Domenico Cirillo

Domenico Cirillo, an Italian republican and naturalist, born in 1734, died on the scaffold at Naples in 1799. He officiated in early life as professor of botany, afterward accompanied Lady Walpole to France and England, became a fellow of the royal society of London, a friend of Buffon, D'Alembert, and Diderot, and on his return to Naples was appointed physician of the court. After the proclamation of the republic by the French, he was chosen representative of the Neapolitan people, and member of the legislative commission (1799); and on the reestabiishment of royalty he suffered death on the scaffold, rather than take the oath of allegiance or ask a pardon from King Ferdinand. His chief writings are Fundamental Botanica (2 vols. 8vo, 1787), and Entomologies Neapolitans Specimen (folio, 1787).

Domenico Cunego

Domenico Cunego, an Italian engraver, born at Verona in 1727, died in Rome about 1800. He went to Rome with an English architect and settled there. He was employed four years at Berlin, engraving the portraits of the king and princes after Cunningham, and some time in London on Boydells Shakespeare. His principal works are 22 plates in Gavin Hamilton's Schola Italiana, and his outline of the "Last Judgment," from Michel Angelo's frescoes in the Sistine chapel.

Domenico Diodati

Domenico Diodati, an Italian archaeologist and theologian, born in Naples in 1736, died there in 1801. He wrote several works on ecclesiastical history, and one on the coins of the Italian states; but that by which ho became widely known is entitled De Christo Groecoe loquente Exercitatio (Naples, 1707). The theory that Greek was the native language of the Jewish people in the time of Christ is advocated in this work with remarkable subtlety, nice comparison of passages, and a great variety of proofs, both external and internal. The academy della Crusca made him at once one of its associate members, and the ernpress of Russia sent him a gold medal for his service to the language of the sacred records.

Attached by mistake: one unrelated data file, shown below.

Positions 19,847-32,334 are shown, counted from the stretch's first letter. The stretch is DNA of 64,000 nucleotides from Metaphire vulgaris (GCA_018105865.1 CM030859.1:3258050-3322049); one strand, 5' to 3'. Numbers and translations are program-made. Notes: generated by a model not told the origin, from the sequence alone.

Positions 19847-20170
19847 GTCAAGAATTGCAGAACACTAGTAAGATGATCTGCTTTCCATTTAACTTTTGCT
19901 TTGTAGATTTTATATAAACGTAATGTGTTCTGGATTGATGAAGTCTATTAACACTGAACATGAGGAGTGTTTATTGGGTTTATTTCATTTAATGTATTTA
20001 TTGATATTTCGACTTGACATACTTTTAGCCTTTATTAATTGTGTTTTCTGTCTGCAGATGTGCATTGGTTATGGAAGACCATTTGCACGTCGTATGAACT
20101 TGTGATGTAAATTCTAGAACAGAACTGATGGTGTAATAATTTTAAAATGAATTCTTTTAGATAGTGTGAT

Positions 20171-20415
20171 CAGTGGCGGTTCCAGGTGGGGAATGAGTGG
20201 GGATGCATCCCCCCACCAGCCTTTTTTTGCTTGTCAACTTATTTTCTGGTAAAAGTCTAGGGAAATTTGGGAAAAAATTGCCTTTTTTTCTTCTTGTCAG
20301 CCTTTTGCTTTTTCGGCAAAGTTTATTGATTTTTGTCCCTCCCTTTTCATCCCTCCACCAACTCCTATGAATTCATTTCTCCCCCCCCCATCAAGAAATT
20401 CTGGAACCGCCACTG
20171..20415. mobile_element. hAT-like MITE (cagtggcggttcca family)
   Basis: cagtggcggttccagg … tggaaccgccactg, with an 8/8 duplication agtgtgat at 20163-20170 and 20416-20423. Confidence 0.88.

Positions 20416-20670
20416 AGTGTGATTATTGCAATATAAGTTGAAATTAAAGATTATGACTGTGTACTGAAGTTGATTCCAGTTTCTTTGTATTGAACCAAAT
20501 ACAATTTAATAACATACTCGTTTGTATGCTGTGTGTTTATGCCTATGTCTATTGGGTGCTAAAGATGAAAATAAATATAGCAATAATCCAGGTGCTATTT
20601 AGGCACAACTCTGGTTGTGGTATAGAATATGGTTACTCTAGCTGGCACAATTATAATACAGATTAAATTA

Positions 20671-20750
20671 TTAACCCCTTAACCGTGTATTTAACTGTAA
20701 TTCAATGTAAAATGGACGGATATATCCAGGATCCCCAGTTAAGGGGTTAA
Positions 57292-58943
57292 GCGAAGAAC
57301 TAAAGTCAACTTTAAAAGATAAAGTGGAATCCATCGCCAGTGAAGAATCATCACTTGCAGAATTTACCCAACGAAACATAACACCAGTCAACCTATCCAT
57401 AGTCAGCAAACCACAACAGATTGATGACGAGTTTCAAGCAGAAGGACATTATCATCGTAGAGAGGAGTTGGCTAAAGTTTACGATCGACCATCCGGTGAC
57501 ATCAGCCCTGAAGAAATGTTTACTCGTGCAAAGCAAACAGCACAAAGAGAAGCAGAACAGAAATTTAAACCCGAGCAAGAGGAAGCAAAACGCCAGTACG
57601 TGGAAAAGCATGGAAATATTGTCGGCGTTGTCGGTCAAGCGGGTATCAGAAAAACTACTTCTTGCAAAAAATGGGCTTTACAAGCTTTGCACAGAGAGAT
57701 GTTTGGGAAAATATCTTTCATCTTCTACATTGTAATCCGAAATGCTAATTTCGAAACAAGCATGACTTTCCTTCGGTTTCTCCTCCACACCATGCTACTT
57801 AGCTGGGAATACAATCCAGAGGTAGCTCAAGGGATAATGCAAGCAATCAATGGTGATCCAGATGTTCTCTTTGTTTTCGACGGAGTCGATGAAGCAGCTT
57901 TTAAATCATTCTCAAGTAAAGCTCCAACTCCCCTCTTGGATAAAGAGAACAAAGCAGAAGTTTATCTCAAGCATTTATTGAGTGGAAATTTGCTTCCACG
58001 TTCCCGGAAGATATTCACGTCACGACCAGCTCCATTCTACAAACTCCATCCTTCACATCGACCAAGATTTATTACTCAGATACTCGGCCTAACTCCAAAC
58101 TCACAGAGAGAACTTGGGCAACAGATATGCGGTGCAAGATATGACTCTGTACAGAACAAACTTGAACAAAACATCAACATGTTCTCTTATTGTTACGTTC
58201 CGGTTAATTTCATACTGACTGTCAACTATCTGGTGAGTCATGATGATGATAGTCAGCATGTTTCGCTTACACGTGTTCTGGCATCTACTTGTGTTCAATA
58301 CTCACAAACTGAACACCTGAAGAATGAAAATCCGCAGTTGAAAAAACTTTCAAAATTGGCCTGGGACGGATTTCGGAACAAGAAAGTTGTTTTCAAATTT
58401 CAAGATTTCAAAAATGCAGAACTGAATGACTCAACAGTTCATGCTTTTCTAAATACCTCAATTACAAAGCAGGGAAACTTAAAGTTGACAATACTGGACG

Domenico Dragonetti

Domenico Dragonetti, an Italian contrabas-sist, born in Venice, April 7, 1763, died in London in 1846. His father was a player upon the double bass, and the young Dragonetti made such progress upon the instrument as to be regarded as a prodigy at the age of 13. He was the first to make a solo instrument of the unwieldy double bass. At the age of 24 he took up his residence in London, where he remained during the rest of his life as first double bass in the royal theatre and at the philharmonic concerts. He was esteemed the most accomplished player upon his instrument of his time, and wrote for it many pieces in which were introduced passages that hitherto had been deemed practicable only for the violin. The instruments that he played were a superb Gas-paro da Salo and a Stradivarius.

Domenico Riccio

See Brusasorci.

Domingo De Betanqos

Domingo De Betanqos, a Spanish missionary, born in Leon late in the loth century, died in Valladolid in August, 1549. He studied law at Salamanca, joined the Benedictines in Rome, and lived for a time as a hermit at Somma near Naples. In 1514 he went to Hispaniola, acquired the Indian languages, and endeavored to save the natives from Spanish cruelty. Subsequently he labored among the Indians in Mexico and Guatemala, where he established convents. His representations led Paul III. to promulgate a bull in 1537 reminding all Christians that pagan Indians were their brethren, and should not be hunted down like wild beasts. Betancos refused the bishopric of Guatemala, and remained simply provincial of his order. He died shortly after his return to Spain.